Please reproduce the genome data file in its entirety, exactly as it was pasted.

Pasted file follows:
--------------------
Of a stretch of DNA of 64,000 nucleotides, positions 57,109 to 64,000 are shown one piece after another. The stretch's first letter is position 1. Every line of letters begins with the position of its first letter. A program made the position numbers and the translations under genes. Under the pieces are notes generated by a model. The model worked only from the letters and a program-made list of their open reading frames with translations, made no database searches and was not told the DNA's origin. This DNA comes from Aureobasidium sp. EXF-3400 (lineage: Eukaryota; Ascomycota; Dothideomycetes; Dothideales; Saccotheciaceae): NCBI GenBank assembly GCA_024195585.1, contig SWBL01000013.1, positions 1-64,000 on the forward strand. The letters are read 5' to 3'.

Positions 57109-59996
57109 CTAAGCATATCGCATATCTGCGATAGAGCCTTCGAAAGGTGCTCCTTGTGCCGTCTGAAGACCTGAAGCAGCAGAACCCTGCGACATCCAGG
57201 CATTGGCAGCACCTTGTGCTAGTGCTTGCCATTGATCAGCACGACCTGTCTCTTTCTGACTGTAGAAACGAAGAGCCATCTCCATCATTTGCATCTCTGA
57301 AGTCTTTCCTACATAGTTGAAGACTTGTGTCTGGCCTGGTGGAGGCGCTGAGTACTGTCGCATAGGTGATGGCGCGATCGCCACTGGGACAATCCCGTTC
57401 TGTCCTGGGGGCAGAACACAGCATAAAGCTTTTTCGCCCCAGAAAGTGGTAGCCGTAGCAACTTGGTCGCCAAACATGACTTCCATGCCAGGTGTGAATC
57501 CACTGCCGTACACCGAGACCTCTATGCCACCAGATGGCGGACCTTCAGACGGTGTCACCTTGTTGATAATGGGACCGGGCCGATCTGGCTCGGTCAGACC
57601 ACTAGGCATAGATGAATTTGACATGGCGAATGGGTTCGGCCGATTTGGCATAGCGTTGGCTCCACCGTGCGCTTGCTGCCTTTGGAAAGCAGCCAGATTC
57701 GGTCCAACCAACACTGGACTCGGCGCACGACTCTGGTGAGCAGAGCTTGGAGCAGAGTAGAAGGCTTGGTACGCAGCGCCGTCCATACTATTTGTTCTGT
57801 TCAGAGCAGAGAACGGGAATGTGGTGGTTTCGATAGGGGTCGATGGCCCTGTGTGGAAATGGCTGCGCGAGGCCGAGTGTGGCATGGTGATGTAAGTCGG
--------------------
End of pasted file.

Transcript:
Of a stretch of DNA of 64,000 nucleotides, positions 57,109 to 64,000 are shown one piece after another. The stretch's first letter is position 1. Every line of letters begins with the position of its first letter. A program made the position numbers and the translations under genes. Under the pieces are notes generated by a model. The model worked only from the letters and a program-made list of their open reading frames with translations, made no database searches and was not told the DNA's origin. This DNA comes from Aureobasidium sp. EXF-3400 (lineage: Eukaryota; Ascomycota; Dothideomycetes; Dothideales; Saccotheciaceae): NCBI GenBank assembly GCA_024195585.1, contig SWBL01000013.1, positions 1-64,000 on the forward strand. The letters are read 5' to 3'.

Positions 57109-59996
57109 CTAAGCATATCGCATATCTGCGATAGAGCCTTCGAAAGGTGCTCCTTGTGCCGTCTGAAGACCTGAAGCAGCAGAACCCTGCGACATCCAGG
57201 CATTGGCAGCACCTTGTGCTAGTGCTTGCCATTGATCAGCACGACCTGTCTCTTTCTGACTGTAGAAACGAAGAGCCATCTCCATCATTTGCATCTCTGA
57301 AGTCTTTCCTACATAGTTGAAGACTTGTGTCTGGCCTGGTGGAGGCGCTGAGTACTGTCGCATAGGTGATGGCGCGATCGCCACTGGGACAATCCCGTTC
57401 TGTCCTGGGGGCAGAACACAGCATAAAGCTTTTTCGCCCCAGAAAGTGGTAGCCGTAGCAACTTGGTCGCCAAACATGACTTCCATGCCAGGTGTGAATC
57501 CACTGCCGTACACCGAGACCTCTATGCCACCAGATGGCGGACCTTCAGACGGTGTCACCTTGTTGATAATGGGACCGGGCCGATCTGGCTCGGTCAGACC
57601 ACTAGGCATAGATGAATTTGACATGGCGAATGGGTTCGGCCGATTTGGCATAGCGTTGGCTCCACCGTGCGCTTGCTGCCTTTGGAAAGCAGCCAGATTC
57701 GGTCCAACCAACACTGGACTCGGCGCACGACTCTGGTGAGCAGAGCTTGGAGCAGAGTAGAAGGCTTGGTACGCAGCGCCGTCCATACTATTTGTTCTGT
57801 TCAGAGCAGAGAACGGGAATGTGGTGGTTTCGATAGGGGTCGATGGCCCTGTGTGGAAATGGCTGCGCGAGGCCGAGTGTGGCATGGTGATGTAAGTCGG